Protecting Consumers from Unfair Overdraft Fees Goal of Maloney Bill

Mar 12, 2009
Press Release

WASHINGTON, DC – With the growth in the use of debit cards for everyday purchases, it’s become much easier to overdraw a checking account. When that happens, it often incurs an overdraft fee—because most banks offer or require “overdraft protection”—and you don’t know it until you get your bank statement or happen to check your balance. What’s more, multiple overdraft fees can be incurred based on what sequence the transactions are posted to a consumer’s account.

Rep. Carolyn Maloney (D-NY), senior member of the House Financial Services Committee, along with Reps.Gary Ackerman, Brad Miller, Keith Ellison, Jackie Speier, John Tierney and Anna Eshoo as cosponsors, today introduced the “Consumer Overdraft Protection Fair Practices Act” (H.R. 1456) which would require notice to customers at the ATM or point-of-sale terminal when a purchase is about to trigger an overdraft—and would give consumers at the transaction point a choice of whether to accept or reject the overdraft service and the associated fee. 

“With a median overdraft fee of $27, according to the FDIC , buying a $3 cup of coffee could trigger a fee-- and make it a $30 cup of coffee,” Rep. Maloney said. “That’s just crazy, and consumers ought to be notified if it’s about to happen. And with today’s technology, they can be-- but financial institutions aren’t making technology work well enough for consumers.

“My bill will do that, and requires disclosure of the terms and charges associated with an overdraft program and an opportunity for account holders to opt in, rather than being automatically enrolled. Modeled on my successful legislation requiring disclosure of ATM fees, this allows to consumers to choose or not choose an overdraft protection service when they open their accounts, and also notifies them at the transaction point when an individual purchase is about to trigger the service—and the fee,” Maloney said.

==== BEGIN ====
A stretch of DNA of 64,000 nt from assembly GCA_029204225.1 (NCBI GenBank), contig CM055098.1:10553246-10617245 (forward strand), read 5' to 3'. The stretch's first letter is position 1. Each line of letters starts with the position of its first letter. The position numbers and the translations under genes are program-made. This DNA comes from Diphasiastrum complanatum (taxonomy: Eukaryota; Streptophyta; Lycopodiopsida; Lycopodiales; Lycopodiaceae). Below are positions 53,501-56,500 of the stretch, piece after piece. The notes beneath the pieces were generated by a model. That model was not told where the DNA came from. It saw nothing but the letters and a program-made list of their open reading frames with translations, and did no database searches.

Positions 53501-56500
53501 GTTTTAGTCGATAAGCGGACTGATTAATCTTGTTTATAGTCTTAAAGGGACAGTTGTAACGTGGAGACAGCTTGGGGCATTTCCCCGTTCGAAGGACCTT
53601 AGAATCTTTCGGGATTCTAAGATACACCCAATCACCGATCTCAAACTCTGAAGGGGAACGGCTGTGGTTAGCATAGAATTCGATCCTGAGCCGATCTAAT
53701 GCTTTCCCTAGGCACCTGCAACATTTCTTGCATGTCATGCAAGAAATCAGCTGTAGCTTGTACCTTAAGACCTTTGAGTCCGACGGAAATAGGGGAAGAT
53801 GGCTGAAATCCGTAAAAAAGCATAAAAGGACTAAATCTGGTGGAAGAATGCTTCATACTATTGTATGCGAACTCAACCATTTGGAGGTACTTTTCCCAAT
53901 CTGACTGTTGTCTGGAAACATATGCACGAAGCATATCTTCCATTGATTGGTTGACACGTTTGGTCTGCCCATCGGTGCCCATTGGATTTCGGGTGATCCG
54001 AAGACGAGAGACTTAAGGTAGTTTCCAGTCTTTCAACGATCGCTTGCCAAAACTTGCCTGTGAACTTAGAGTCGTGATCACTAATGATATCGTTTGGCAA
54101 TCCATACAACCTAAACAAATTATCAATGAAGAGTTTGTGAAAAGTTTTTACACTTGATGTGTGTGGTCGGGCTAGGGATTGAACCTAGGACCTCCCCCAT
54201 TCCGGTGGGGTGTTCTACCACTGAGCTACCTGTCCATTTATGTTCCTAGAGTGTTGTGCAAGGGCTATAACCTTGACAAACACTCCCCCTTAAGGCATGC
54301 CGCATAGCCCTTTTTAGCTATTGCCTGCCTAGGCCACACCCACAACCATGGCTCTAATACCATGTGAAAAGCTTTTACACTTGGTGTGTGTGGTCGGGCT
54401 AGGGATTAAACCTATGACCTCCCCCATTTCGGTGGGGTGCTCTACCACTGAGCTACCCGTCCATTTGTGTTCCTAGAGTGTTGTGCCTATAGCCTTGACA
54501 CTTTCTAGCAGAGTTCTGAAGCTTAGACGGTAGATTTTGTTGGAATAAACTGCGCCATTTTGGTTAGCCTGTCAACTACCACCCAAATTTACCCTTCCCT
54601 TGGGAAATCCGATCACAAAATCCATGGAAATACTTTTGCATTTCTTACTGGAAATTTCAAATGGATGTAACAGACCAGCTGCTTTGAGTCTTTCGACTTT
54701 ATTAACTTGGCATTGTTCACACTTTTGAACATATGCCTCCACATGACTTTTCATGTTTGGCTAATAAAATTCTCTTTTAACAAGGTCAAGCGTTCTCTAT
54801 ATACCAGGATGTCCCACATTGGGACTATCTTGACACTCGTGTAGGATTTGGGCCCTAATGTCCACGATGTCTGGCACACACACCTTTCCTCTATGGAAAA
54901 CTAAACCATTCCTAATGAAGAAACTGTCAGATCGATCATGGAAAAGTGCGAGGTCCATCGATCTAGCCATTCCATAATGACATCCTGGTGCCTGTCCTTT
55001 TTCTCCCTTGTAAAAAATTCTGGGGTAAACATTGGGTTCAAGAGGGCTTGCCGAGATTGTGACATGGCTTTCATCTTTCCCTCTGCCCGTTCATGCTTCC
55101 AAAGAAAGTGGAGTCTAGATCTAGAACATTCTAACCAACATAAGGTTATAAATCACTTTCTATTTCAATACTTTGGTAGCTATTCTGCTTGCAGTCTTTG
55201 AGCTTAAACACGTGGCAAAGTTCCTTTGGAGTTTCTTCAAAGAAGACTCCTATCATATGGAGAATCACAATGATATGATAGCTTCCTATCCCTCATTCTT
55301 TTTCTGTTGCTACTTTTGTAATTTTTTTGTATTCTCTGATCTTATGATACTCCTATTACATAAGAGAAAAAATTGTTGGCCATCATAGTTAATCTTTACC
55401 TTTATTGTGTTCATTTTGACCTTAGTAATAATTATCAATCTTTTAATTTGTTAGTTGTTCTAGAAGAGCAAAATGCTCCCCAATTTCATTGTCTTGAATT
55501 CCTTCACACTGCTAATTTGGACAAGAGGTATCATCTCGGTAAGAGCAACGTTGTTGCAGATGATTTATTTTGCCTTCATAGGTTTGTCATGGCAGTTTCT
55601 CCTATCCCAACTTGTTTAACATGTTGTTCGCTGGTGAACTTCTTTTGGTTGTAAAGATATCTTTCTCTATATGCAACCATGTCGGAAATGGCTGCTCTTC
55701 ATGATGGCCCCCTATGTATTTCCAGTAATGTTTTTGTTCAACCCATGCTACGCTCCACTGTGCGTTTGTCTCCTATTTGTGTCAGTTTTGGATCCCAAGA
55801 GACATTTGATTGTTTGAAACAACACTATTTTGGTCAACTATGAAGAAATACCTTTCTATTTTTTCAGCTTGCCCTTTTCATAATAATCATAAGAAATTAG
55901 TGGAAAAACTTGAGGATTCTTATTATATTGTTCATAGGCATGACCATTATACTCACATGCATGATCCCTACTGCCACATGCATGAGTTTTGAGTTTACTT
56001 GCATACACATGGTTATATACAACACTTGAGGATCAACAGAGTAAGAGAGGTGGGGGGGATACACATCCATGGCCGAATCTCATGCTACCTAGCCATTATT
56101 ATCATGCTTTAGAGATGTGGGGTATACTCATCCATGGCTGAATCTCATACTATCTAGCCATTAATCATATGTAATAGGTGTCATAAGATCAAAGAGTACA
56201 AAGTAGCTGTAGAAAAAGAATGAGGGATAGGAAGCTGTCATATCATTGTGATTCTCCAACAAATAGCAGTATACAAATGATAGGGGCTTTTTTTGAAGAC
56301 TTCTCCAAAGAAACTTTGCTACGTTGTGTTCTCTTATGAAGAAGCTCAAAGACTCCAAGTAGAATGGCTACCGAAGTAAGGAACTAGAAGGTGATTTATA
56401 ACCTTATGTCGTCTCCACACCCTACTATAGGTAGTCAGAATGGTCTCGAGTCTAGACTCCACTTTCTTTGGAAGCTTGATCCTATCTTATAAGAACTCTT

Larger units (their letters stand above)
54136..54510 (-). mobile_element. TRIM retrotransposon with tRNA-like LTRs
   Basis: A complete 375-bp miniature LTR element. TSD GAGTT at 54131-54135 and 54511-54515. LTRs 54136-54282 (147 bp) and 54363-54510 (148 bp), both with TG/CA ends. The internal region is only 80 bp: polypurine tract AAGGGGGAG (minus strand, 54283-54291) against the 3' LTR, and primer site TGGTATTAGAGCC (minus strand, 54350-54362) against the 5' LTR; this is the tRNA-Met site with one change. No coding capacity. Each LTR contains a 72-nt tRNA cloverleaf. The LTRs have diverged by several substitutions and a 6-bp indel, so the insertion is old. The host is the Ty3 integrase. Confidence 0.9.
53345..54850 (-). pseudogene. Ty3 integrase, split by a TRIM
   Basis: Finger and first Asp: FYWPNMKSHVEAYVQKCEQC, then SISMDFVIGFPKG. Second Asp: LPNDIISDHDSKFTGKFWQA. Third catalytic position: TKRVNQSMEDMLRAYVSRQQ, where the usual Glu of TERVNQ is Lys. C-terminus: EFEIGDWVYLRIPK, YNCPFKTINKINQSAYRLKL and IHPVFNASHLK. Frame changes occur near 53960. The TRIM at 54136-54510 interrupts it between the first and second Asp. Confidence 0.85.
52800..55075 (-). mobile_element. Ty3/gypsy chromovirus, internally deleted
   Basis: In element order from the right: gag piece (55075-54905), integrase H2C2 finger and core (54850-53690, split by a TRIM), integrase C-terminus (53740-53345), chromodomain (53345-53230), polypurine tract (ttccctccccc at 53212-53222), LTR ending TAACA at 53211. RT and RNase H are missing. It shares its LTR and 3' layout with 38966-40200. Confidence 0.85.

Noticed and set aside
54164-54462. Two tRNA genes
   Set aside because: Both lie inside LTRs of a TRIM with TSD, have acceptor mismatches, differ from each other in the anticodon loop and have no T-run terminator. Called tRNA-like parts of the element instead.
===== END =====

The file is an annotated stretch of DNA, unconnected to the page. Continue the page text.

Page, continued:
“I believe there is substantial support for helping consumers in this economic environment, and I expect we will be able to move the bill quickly in this session,” Maloney said.

The House Financial Services Committee has scheduled a hearing on the bill for March 19.

The nonpartisan Center for Responsible Lending (CRL) reports that well over $10 billion in overdraft fees are generated each year, with almost half generated from debit card purchases—where the customer typically has no warning that the transaction will trigger an overdraft fee. The CRL study also showed that the overwhelming majority of customers want to know if a debit or ATM transaction would trigger an overdraft fee.

The Maloney bill would:

--Requires consumer consent before banks can permit overdraft loans for a fee, and defines overdraft fees as finance charges subject to the Truth in Lending Act. 
--Prohibits banks from manipulating the sequence in which checks and other debits are posted if it causes more overdrafts and maximizes fees.
--Requires banks to warn the customer that an electronic transaction may trigger an overdraft loan fee and allow the customer to cancel the transaction after receiving this warning.


BACKGROUND:

The growth in debit cards has been substantial; debit card transaction volume-- the sheer number of transactions-- surpassed credit cards in 2006.

The Federal Deposit Insurance Corporation reported in November, 2008 that almost all banks (86%) have either an automated overdraft service or a simpler ‘line of credit’ (LOC) program. 75% of banks automatically enroll consumers their overdraft program, whether an automated service or a LOC plan. Large banks prefer automated plans (76%)—and 81% allow overdrafts to occur at ATMs and point-of-sale (POS) terminals. Fees assessed by automated overdraft services ranged from $10 to $38, with a median average fee of $27. Almost 25% of the surveyed banks also assessed additional fees on accounts that remained in negative balance status.

The “Consumer Overdraft Protection Fair Practices Act” was introduced as HR 946 in the 110th Congress.

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